Thailand hotels devise innovative strategies to minimise COVID-19 business impact

According to JLL, these new strategies could potentially be a long-term source of profit

Chef plating dish neatly on kitchen counter in Bangkok, Thailand. ArtitWongpradu/Shutterstock

Hotel owners and operators in Thailand have employed various revenue-generating strategies to minimise the business impact of the COVID-19 pandemic instead of resorting to temporarily shutting down like several others, according to property consultancy JLL.

“Generally, the main sources of income for hotels are room accommodation, food and beverage and meeting/event facilities, but these three revenue channels have been affected by the pandemic,” explained Pitinut Pupatwibul Robbins, senior vice president of strategic advisory at JLL’s Hotels & Hospitality Group.

“Whilst demand for room accommodation has dropped sharply following the tourism slump, the nation-wide adoption of social distancing practices has eliminated demand for hotels’ restaurants, bars and conferencing facilities.”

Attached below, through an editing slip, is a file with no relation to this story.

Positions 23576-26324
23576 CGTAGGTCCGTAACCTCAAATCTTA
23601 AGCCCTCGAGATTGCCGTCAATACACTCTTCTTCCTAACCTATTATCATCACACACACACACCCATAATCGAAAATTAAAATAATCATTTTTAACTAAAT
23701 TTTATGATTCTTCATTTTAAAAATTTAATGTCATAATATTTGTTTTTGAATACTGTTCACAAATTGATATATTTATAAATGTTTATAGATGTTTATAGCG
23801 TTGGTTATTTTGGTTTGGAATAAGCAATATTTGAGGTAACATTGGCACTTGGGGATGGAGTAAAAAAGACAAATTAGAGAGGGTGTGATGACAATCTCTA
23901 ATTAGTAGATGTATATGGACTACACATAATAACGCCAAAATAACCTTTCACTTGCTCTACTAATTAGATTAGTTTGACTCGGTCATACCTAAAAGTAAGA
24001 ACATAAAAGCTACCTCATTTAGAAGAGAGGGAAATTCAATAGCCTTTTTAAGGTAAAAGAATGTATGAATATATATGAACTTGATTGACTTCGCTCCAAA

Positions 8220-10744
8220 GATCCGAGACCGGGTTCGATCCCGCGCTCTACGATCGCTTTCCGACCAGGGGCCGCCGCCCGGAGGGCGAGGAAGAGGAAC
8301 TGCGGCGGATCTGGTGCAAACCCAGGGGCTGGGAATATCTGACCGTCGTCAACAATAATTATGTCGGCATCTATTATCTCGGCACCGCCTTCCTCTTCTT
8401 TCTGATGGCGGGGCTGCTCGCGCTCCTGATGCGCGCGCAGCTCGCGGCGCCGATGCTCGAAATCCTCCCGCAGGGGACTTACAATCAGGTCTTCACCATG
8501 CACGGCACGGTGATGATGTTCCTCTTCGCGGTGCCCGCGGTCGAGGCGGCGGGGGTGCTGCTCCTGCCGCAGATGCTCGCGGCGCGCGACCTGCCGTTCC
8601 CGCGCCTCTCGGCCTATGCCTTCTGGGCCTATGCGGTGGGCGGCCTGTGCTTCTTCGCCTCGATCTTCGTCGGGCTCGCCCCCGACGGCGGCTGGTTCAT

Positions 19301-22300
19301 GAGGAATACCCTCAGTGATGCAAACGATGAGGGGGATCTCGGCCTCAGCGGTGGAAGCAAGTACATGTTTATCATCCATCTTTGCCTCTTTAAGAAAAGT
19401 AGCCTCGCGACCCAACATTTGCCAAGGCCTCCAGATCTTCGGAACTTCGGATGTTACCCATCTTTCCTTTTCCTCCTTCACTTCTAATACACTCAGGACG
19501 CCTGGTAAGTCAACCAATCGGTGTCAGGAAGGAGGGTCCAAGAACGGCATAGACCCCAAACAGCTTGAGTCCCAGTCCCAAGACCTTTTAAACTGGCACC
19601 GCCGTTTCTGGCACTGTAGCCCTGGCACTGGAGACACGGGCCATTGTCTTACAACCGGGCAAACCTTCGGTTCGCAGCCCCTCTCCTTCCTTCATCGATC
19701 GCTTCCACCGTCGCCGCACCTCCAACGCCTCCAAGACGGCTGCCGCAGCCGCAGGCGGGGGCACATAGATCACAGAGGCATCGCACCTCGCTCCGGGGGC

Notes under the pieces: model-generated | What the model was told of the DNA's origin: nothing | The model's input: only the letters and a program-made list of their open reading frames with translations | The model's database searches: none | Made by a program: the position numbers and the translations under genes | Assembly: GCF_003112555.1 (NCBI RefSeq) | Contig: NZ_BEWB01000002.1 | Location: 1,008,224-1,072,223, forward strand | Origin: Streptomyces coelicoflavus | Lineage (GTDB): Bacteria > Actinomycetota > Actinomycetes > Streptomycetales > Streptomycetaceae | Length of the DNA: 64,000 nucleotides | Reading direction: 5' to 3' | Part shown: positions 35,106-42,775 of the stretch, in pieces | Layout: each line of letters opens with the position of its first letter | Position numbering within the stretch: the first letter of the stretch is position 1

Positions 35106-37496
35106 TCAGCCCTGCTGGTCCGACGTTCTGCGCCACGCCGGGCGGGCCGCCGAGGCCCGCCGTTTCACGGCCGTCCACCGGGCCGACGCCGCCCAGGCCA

Even though several operators have announced closures across the country, most hotels in Bangkok are still operating and several of them are adopting different approaches to generate alternative income.

“We’re starting to see a number of hotel owners becoming more creative when it comes to revenue generation, particularly given the challenging market conditions,” said Alex Sigeda, vice president of asset management at JLL’s Hotels & Hospitality Group.

More: Thailand Property Award-winning developers pay it forward in the midst of the pandemic

Hotel chains, like Dusit International, Chatrium Hotels & Residences and Centara Hotels & Resorts have started offering food delivery services through different platforms, like Foodpanda, GrabFood and LineMan. Other hotels have also given discounts and promotional takeaway items on their food menus.

As for employees who are working from home, some hotels have announced work-from-hotel day-use packages at remarkable rates for those who prefer a quiet area to work close to their home.

Other hotels have also volunteered to serve as COVID-19 “hospitels,” serving non-critical patients. However, only two pilot hotels were chosen because of the extensive criteria set by the Ministry of Public Health.

Meanwhile, tourists who are unable to travel outside of the country and return home because of closed borders can take advantage of extended long-stay promotions and special offers from hotels.

“Whilst many of these alternative income-generating strategies still need to be tested, those that work may very well create new revenue streams for properties in the long run, long after these difficult times,” concluded Pupatwibul Robbins.

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